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Acta Psychologica Sinica
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The connecting competition effect on the orthographic-phonological connection coding for children with spelling difficulties
NING Ning1; YANG Shuang1; SHEN Chenyan1; CAI Yanyan1; YUAN Zhuo1; JI Boting1; LIU Xiangping2
(1 Department of Psychology, Soochow University, Suzhou 215123, China) (2 School of Psychology, Beijing Normal University, Beijing 100875, China)
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Abstract  

Spelling difficulty is a common phenomenon; it is one of the major types of learning disorder. An extensive amount of research has yielded considerable evidence that children with spelling difficulties have impairments in orthographic-phonological connections. However, there still remains equivocal about the mechanism of grapheme-sound connection deficits. In the present study, we aimed to investigate the competition interference effect of global phonology and radical phonology on grapheme-sound connection coding for children with spelling difficulties. The first experiment involved artificial single characters as orthographic material, requiring all participants to remember the correspondence between the grapheme and the sound. The grapheme-sound connecting level of children with spelling difficulties was compared across two conditions: competitive phonological condition and control condition. In the competitive phonological condition, pseudo-words with high phonological accessibility were used as experimental material. In the control condition, the phonological accessibility of pseudo-words was low. In the second experiment, artificial compound characters of left-right structure were used as experimental material. All participants were asked to remember the association between the grapheme and the sound. As the same as the first experiment, there were two different conditions: competitive phonological condition and control condition. In the competitive phonological condition, the radical phonology was different from the global phonology, which caused competition interference with global grapheme-sound connecting. In the control condition, no competition interference would be induced since the phonetic components were not into the word. Results of the first experiment found that the children with spelling difficulty showed a lower rate of accuracy of the grapheme-sound connection than the control group, but no significant differences were found between two groups on the response time. In addition, the control group obtained significant lower accuracy in the competitive condition than in the control condition, whereas children with spelling difficulties showed no significant differences between the competitive and control conditions (neither accuracy nor response time). Results of the second experiment indicated that the children with spelling difficulties showed a lower rate of accuracy and a longer response time than the control group. Furthermore, the response time in the competitive condition was longer than that in the control condition for the two groups, which suggested that the two groups were both effected by the competition interference, but according to the results, the effect was more significant for the children with spelling difficulties. Generally, concerning the grapheme-sound connection coding, it was found, as in previous studies, that children with spelling difficulties performed worse than normal children. But the competition of global phonology had no effect on the grapheme-sound connecting for the children with spelling difficulties. One reason for this finding, we suspect, is that children with spelling difficulties mainly depend on visual processing, and lack sensitivity to phonological information. As a result, the phonological information of characters with similar form is hard to be automatically activated by global orthography. As for another finding that the competition interference effect of radical phonology on the grapheme-sound connection is more significant for the children with spelling difficulties, there may be two explanations: (1) children with spelling difficulties have impairments in grapheme-sound connecting, and they are easily interrupted by activated radical phonology; (2) the grapheme-sound connection representations stored in the working memory of the children with spelling difficulties are more likely to be influenced by the proactive interference of activated radical phonology.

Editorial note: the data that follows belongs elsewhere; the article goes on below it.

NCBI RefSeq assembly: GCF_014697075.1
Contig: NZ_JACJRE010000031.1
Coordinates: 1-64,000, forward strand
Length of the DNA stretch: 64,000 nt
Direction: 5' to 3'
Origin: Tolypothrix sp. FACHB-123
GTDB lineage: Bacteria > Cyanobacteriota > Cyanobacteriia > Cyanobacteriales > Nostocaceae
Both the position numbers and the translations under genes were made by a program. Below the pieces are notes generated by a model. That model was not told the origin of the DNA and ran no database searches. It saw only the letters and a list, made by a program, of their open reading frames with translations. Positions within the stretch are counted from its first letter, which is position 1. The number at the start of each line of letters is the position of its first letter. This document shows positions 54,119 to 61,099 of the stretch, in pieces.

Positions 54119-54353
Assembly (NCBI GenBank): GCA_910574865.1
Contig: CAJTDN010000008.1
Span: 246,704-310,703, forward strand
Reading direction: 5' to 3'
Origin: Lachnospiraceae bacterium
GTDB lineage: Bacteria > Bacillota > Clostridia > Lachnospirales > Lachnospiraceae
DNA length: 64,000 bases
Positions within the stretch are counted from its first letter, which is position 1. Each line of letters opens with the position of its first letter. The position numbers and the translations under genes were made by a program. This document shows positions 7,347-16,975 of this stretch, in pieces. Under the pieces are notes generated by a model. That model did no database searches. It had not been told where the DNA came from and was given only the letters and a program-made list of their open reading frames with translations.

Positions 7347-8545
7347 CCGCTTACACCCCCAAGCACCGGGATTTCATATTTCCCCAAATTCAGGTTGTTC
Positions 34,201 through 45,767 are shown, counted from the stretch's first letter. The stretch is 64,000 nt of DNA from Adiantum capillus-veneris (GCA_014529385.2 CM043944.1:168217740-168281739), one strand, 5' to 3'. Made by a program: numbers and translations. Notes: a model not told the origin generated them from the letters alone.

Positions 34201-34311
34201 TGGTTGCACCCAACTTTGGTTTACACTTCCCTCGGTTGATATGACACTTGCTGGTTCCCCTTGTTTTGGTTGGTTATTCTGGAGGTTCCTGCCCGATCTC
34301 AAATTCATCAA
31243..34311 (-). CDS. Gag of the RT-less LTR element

Keywords spelling difficulties      grapheme-sound connection      interference     
Corresponding Authors: YANG Shuang, E-mail: shuang5870156@163.com   
Issue Date: 25 April 2017
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NING Ning
YANG Shuang
SHEN Chenyan
CAI Yanyan
Cite this article:   
NING Ning,YANG Shuang,SHEN Chenyan, et al. The connecting competition effect on the orthographic-phonological connection coding for children with spelling difficulties[J]. Acta Psychologica Sinica, 10.3724/SP.J.1041.2017.00439
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http://journal.psych.ac.cn/xlxb/EN/10.3724/SP.J.1041.2017.00439     OR     http://journal.psych.ac.cn/xlxb/EN/Y2017/V49/I4/439
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